In addition to his commissionership of Hockey East, Bertagna is executive director of the American Hockey Coaches Association, a position he has held since 1991. He also serves on the board of directors of both USA Hockey and the Hockey Humanitarian Award Foundation. For 40 years Bertagna has operated his own clinics for thousands of goalies of all ages.
Preview “The Hockey Coaching Bible” with these selected topical excerpts:
Respect for rules and officials: Tom Anastos — Michigan State Head Coach
Gap control: Jack Parker — Boston University
Practicing the power-play breakout: George Gwozdecky (Denver University) and Michael Zucker (Bench Metrics)
“The Hockey Coaching Bible” is available for purchase in Paperback, e-book, and Kindle versions from the Human Kinetics bookstore and Amazon. You can also search for ISBN-10: 0736062017 or ISBN-13: 978-0736062015 through your favorite bookstore.
***TO WIN YOUR OWN COPY OF “The Hockey Coaching Bible”, DO THE FOLLOWING:
1. ANSWER THIS TRIVIA QUESTION: Who won the 2015 Jack Adams Award as the NHL’s coaching of the year?
2. TELL ME WHAT TEAM YOU CURRENTLY COACH, OR ASPIRE TO COACH (I want to give this to someone who needs it).
If you’re an LA Kings fan like me, you’re probably having trouble finding silver linings to the Kings’ failure to make the 2014-15 Stanley Cup Playoffs. While there’s very few positives to mine from this atrocity, one thing that we can cling to is their Stanley Cup victory last year, immortalized on video, as part of Don Cherry’s Rock ‘Em Sock ‘Em Hockey 26, on DVD and Blu-Ray. We can watch Alec Martinez shake his jazz hands after potting the Cup winning goal in double OT over, and over, and over. And over.
RS26 pairs an epic sounding soundtrack with the best plays the NHL had to offer in 2013-14. You’ll relive the season’s best goals, hits, saves, bloopers, and fights; plus you also get playoff highlights of all 4 rounds of the Stanley Cup playoffs, minor hockey tips for parents and kids, highlights from CBC’s Coach’s Corner segment during Hockey Night in Canada, Don telling stories from hockey’s yesteryear, Don wearing flowery high-collared suits, Don dancing and lip syncing in Times Square with old guy glasses on, Don saying “bawango!”, Don saying “trolley tracks” and “look out!”, and everything else you hope Don Cherry would do for you in a 65 minute span.
You can watch Sportscentre highlights on repeat loop all you want, but this video series always shows even the most dedicated fan that there were so many more amazing plays that happened during the NHL season than they ever realized went down. Here’s a preview:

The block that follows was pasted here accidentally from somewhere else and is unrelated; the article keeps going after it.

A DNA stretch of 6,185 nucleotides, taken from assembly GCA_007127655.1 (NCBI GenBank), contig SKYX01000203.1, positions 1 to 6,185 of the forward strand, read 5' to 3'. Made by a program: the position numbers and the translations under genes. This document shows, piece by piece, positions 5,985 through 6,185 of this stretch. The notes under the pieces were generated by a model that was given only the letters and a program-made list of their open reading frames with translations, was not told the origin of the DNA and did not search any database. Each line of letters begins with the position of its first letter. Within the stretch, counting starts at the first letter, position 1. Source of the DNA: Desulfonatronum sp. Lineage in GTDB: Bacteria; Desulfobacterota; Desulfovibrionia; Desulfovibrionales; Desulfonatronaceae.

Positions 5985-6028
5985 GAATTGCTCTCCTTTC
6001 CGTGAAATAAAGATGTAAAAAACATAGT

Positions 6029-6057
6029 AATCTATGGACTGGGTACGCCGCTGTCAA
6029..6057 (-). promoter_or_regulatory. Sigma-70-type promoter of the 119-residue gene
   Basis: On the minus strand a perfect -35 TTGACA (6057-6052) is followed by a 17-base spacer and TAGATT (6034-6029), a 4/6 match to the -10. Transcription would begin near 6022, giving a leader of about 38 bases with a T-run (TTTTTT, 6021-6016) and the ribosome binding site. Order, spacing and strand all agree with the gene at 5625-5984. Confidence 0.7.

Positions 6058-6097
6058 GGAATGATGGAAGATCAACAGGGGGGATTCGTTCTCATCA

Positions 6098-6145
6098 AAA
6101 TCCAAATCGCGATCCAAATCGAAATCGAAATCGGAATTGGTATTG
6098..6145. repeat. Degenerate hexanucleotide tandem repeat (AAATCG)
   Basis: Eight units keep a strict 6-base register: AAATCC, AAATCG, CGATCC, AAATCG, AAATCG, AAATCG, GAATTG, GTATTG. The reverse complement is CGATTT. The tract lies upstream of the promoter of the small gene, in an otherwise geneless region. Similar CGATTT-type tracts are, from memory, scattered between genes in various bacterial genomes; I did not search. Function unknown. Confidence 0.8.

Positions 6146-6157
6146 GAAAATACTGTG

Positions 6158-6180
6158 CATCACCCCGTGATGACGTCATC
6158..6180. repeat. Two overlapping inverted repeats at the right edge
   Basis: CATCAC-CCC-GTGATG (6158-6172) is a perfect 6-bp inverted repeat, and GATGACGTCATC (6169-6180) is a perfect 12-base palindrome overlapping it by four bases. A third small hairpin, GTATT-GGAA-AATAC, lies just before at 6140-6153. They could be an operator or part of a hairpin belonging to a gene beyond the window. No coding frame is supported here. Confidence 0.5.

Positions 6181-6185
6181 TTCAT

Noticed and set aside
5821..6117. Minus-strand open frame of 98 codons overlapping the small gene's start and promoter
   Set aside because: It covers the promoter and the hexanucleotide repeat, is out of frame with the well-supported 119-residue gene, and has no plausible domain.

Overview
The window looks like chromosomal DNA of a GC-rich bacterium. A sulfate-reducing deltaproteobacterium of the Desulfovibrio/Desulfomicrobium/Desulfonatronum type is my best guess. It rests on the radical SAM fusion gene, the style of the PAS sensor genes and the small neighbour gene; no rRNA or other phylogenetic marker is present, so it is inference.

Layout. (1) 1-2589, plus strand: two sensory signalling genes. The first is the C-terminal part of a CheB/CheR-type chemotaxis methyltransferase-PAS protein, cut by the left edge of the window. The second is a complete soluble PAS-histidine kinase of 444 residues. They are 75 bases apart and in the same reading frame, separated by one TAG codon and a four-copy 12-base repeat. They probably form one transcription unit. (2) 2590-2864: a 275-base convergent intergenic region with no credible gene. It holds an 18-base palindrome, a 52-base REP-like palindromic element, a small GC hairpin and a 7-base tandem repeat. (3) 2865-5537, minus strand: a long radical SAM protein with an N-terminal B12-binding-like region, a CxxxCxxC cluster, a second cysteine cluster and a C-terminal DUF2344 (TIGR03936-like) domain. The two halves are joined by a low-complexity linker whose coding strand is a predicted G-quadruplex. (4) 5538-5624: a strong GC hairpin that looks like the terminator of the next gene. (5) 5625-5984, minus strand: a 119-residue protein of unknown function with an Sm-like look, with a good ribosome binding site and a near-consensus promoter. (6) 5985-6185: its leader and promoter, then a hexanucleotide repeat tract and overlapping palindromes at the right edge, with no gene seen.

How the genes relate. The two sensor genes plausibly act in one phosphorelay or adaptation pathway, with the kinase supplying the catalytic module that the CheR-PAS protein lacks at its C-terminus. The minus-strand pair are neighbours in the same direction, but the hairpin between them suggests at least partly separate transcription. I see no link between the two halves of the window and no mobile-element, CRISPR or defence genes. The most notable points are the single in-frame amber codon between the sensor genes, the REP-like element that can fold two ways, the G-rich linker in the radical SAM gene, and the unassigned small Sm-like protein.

Don Cherry’s Rock ‘Em Sock ‘Em Hockey 26 is a great addition to any hockey fan’s video library, and it makes a great gift too. Find it on DVD or Blu-Ray on Amazon, or at your local video retailer.
Below is the official press release:
Video Services Corp., presents:
Don Cherry’s Rock’em Sock’em — In its 26th Year!
There have been a lot of changes in Canadian hockey broadcasting recently, but one beloved tradition continues with the release of Rock’em Sock’em Hockey 26 on DVD and Blu-ray.
The best goals, saves and hits from the 2013-2014 season, including what many considered to be the best playoffs in years, are combined with the best of Coach’s Corner to create the perfect gift for the hockey lover on your list.
Don Cherry’s Rock’em Sock’em Hockey was first released in 1989, quickly became a huge success in the marketplace and is now the bestselling sports video franchise in Canadian history. To date the franchise has sold over two million units and continues to be one of the highest selling sports videos during the holiday season.
For the third consecutive year Rock ‘Em Sock ‘Em Hockey is being distributed by Video Services Corp (VSC).
“We’ve had an amazing experience working with Don and Tim Cherry to bring Rock’em Sock’em to Canadians,” declared VSC President Jonathan Gross. “We’re proud to be part of an institution!”
“We’re so happy to be working with old and new partners to keep the series going for a 26th year,” said Executive Producer Tim Cherry, “so many Canadians have grown up with this every year, we don’t want to disappoint them!”
SRP: $19.98 | TRT: 65 min
UPC: 7-78854-21609-9| Catalog: CHE2160
SRP: $24.98 | TRT: 65 min
UPC: 7-78854-21619-8| Catalog: CHE2161
About Video Services Corp.